Indeed it is. Silbervogel, a plan for a transatlantic hypersonic sub-orbital aircraft that could take off from France and drop four and a half tons of explosives on New York. The perfect basis for a comfortable and efficient hypersonic passenger transportation system.

Mister Zamyatin, are you aware of how ludicrous it all sounds?

Of course. It’s part of the charm, of course. That’s what Swords into Plowshares offers- the deranged optimism of a more simple era, reforged into something that actually works.

And how does it “actually work” exactly?

Ride a Stratoliner yourself and find out! Our tickets are very competitively priced. But in all seriousness, the process is fundamentally that of a gliding aircraft, but on a much grander scale. Sea Dragon was and still is remarkably inexpensive, but it’s ill-suited for passengers- it accelerates too quickly, shakes them around too much. Stratoliner uses conventional PDEs-

Those being-?

Pulse Detonation Engines. The big boxy things you see on those Boeing and Airbus heavy lifters. We use those as the fuel-efficient first stage, then drop them off and land them when the Stratoliner is about Mach 6- you may have seen videos from onboard where the first few minutes of the flight are very loud, and then they quiet off- that’s the PDEs going. When the craft is up in thin enough atmosphere, we flip over to the rockets- just for a few minutes, enough to boost the craft up to about Mach 21 and push it above the stratosphere.

After that, you glide- that was the appeal of the Silbervogel project. When you’re up that high you just skip off the upper atmosphere like a stone off a pond, constantly decelerating but also covering huge distances on very little fuel- the engines only burn for about the first half-hour of the flight. It’s a whisper-quiet ride, unlike any passenger plane- sure, you have ventilation fans going, but no engine noise, no serious vibration- just the stars and the curve of the earth. As we perfect the system and costs go down, we’re giving travellers the chance to appreciate the beauty of the whole world each time they take a trip.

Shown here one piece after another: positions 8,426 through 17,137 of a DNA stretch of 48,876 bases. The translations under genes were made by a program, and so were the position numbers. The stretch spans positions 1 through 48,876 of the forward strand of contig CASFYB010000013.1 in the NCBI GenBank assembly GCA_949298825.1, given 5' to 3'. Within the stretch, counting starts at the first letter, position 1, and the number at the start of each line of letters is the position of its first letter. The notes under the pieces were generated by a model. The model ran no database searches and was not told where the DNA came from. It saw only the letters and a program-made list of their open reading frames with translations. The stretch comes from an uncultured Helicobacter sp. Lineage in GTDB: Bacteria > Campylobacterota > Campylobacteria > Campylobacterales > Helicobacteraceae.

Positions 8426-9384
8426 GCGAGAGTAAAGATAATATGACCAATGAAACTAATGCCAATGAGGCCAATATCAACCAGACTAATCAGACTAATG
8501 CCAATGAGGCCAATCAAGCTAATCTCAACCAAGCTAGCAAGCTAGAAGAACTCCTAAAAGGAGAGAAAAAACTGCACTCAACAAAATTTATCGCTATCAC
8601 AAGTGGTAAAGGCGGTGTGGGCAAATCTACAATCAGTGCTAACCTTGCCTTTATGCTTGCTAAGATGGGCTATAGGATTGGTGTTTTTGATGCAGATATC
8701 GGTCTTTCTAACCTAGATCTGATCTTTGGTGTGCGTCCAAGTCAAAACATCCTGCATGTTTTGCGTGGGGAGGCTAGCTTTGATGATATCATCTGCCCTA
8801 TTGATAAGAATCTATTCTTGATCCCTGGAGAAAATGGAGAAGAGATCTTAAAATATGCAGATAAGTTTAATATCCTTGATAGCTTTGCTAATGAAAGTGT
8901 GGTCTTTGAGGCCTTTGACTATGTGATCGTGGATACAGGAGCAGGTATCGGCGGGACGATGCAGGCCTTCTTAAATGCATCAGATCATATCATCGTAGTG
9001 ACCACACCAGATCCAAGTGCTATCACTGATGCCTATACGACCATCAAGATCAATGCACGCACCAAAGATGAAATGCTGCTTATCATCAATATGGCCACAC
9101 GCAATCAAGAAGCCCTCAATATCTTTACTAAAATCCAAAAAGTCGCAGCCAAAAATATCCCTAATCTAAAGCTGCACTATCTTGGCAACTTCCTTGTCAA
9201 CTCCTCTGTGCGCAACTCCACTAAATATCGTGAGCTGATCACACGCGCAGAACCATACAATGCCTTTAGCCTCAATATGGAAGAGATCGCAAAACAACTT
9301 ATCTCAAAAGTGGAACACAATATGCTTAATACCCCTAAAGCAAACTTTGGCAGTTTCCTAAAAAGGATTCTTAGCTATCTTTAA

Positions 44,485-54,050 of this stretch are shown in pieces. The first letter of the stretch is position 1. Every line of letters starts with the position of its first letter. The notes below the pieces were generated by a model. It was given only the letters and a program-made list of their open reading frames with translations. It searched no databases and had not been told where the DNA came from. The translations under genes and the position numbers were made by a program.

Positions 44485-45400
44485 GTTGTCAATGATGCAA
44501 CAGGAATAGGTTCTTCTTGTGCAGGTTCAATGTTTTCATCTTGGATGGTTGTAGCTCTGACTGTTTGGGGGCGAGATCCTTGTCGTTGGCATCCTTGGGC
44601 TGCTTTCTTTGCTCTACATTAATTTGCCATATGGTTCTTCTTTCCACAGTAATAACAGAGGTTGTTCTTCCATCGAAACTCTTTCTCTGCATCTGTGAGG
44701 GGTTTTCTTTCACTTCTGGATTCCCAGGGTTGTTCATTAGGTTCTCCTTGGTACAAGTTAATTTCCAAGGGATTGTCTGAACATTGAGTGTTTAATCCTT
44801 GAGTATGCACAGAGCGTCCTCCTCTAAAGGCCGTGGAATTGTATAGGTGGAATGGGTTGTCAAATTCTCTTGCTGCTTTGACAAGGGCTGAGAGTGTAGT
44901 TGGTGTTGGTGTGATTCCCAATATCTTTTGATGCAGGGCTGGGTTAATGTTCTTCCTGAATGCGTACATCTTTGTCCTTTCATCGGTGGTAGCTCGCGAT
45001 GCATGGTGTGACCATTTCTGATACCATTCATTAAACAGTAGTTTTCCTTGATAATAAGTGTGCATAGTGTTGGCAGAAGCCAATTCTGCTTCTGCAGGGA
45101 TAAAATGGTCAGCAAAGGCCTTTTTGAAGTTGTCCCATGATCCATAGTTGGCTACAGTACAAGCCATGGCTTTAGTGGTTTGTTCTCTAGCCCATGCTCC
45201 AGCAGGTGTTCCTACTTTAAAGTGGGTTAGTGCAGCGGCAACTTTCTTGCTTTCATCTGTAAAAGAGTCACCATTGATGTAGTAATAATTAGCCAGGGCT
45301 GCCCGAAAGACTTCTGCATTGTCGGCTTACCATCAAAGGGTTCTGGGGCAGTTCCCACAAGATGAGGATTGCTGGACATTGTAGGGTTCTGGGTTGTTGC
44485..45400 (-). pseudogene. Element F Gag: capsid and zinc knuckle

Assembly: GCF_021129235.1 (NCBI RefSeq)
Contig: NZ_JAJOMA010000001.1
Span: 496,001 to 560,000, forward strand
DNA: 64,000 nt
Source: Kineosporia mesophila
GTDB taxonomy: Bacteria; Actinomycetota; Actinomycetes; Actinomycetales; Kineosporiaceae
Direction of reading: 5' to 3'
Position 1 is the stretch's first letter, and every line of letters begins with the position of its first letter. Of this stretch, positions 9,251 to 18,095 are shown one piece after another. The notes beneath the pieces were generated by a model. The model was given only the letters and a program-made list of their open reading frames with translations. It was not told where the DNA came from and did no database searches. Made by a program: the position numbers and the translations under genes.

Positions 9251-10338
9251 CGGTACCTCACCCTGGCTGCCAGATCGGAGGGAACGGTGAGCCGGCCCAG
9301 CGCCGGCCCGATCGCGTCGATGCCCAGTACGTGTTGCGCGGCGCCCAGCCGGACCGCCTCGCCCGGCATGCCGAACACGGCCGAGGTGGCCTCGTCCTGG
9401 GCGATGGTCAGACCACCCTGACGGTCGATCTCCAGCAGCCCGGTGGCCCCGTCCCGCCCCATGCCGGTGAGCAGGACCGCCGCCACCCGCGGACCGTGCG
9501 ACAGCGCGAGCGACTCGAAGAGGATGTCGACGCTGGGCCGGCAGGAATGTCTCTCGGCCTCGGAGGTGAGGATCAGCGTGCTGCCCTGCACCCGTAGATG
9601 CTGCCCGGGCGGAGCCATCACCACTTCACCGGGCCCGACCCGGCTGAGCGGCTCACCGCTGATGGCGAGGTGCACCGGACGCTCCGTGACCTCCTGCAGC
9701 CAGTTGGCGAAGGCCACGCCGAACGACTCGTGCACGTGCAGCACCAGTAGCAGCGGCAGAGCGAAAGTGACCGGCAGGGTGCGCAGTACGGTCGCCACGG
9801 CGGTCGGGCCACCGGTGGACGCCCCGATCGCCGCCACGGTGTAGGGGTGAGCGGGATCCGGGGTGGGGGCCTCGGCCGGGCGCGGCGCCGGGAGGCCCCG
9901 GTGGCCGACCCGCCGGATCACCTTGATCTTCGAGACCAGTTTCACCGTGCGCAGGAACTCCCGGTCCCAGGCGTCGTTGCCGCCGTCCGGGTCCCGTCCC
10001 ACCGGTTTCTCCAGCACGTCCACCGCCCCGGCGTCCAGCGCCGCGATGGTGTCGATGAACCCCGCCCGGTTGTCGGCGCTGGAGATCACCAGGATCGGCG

You’re not concerned by competition from the German SpaceLiner program? They’ve had nearly 20 years of development work to get a head-start on you.

And what has it gotten them? Where are their regular flights? While I’ve nothing but respect for the good people at the German Aerospace Center, they make the assumption that customers will accept commuting out to their nearest rocket launch facility. Stratoliners take off and land at commercial airports. The different in overhead means SpaceLiner just can’t keep up.

On the subject of costs- there’s been some speculation as to where you’ve been able to get the money to afford all this.

I’m not entirely clear what you’re getting at.

The recent NERVE lifting contracts you sold to Russia, for instance.

Roscosmos and the various Russian commercial satellite networks have a right to use NERVE as much as any other paying customer.

Chinese government sources have claimed what the NERVE boosters have been moving for Russia isn’t civilian hardware. Quite the contrary in fact.

All I can say is that Russia has been entirely above-board in their dealings with us, and I don’t appreciate the attempt to turn what should be an apolitical topic- the natural expansion of the human species into space- into a game of political “he said, she said.”

But surely you appreciate that your more utopian concepts seem… well, dated, frankly, compared with the state of the world? Some might even say naïve.

If naivete is what it takes to stay innovate in a world that’s too busy examining its own navel, then I’d rather remain naïve.

But surely the debate over the privacy and personal rights of the world’s citizens should come before what many have called an unnecessarily expensive and dangerously unregulated expansion into outer space-

I’ve said my piece, Miss Suwong. Good day.